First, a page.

The Maryland Senate voted Friday to raise taxes on gas, setting up a possible 21-cent increase by 2018.
The chamber did not make any changes to the bill that came out of the House, so the bill will go directly to the governor’s desk.
The bill — the product of a compromise between Gov. Martin O’Malley (D), Senate President Thomas V. Mike Miller Jr. (D-Dist 26) of Chesapeake Beach and House Speaker Michael E. Busch (D-Dist. 30) of Annapolis — puts a sales tax of up to 5 percent on the wholesale price of gasoline and indexes the current 23.5 cent excise tax to inflation.
Hikes in the gas tax will come incrementally, with 1 percent going into effect in July 2013.
All Montgomery County senators voted for the bill.
Senate Democrats struck down 13 proposed amendments to the bill, many of them to designate portions of the revenue for roadway improvements.
Rural legislators have contended that too much of the state’s transportation dollars have gone to mass transit projects, while only 8 percent of Marylanders use public transportation, yet more projects are planned, like the light-rail Purple Line from Bethesda to New Carrollton and the Red Line in Baltimore.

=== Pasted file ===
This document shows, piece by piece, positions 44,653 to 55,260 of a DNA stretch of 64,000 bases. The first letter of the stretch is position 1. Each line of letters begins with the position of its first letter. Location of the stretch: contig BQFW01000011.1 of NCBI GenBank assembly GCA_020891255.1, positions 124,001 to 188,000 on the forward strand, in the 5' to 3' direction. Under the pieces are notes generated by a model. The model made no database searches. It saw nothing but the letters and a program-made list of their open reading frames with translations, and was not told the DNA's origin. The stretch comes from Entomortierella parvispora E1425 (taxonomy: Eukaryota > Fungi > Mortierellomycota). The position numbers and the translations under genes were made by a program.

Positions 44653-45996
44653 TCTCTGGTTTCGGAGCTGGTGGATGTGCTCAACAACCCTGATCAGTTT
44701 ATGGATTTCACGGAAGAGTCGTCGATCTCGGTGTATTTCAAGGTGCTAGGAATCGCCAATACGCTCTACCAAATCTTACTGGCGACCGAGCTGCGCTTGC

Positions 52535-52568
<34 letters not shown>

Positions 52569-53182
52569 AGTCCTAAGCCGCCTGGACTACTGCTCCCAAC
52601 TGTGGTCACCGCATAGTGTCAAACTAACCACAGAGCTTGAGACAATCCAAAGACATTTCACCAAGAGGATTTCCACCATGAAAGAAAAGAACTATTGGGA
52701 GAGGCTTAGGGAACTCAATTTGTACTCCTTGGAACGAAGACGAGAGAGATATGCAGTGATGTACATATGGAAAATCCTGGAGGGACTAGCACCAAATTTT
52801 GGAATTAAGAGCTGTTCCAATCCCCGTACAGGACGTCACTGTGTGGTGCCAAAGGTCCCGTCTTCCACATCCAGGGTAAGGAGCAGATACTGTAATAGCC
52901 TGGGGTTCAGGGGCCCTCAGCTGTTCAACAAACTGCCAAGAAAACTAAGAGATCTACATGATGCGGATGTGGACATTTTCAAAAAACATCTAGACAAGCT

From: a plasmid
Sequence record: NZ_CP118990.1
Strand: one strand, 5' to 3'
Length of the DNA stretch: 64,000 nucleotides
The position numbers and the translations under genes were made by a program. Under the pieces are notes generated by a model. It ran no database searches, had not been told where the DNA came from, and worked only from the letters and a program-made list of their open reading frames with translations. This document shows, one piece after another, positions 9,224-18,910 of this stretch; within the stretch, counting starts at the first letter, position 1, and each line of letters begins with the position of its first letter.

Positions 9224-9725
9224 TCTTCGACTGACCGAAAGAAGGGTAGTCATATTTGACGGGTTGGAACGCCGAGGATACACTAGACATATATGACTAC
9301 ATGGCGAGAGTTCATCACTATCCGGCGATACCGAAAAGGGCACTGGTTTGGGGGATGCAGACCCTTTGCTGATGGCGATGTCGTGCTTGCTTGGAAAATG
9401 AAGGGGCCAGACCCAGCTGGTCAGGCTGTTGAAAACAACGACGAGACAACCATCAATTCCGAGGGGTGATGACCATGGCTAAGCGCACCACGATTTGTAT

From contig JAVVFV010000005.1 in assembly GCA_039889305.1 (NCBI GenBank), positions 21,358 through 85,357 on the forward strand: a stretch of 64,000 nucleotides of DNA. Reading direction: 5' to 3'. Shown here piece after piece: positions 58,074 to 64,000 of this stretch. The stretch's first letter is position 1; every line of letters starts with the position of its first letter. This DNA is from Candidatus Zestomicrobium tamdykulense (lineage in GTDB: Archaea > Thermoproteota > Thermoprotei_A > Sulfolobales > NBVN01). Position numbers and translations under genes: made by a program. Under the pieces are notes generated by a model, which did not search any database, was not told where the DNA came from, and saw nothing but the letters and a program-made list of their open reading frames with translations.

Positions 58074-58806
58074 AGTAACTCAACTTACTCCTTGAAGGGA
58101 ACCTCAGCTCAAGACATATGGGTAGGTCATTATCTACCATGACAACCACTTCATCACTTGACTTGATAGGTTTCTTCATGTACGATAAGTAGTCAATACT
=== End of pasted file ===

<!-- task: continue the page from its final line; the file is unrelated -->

Three amendments were withdrawn, including one from Senate Minority Leader E.J. Pipkin (R-Dist. 36) of Elkton, that would have renamed the bill “Gas Tax and Job Killing Act of 2013.”
Proponents of the bill said that increasing funds for transportation is a matter of competition; by decreasing congestion and providing infrastructure for businesses, Maryland will remain competitive with Virginia, which also passed transportation funding legislation this year. Opponents claim that more Marylanders will go to neighboring states for their fuel.
“It’s just crazy to say that this differential is not going to make a difference,” Pipkin said, referring to the difference in gas-tax rates between Maryland and its neighbors.
A constitutional amendment that also passed the chamber would strengthen the proposed “lockbox” provision, prohibiting the governor from moving transportation funds to other programs or parts of the budget. Under the proposal, which has not yet been discussed in the House, the two chambers would have to approve a diversion of transportation funds by a three-fifths majority vote.
A constitutional amendment requires voter approval.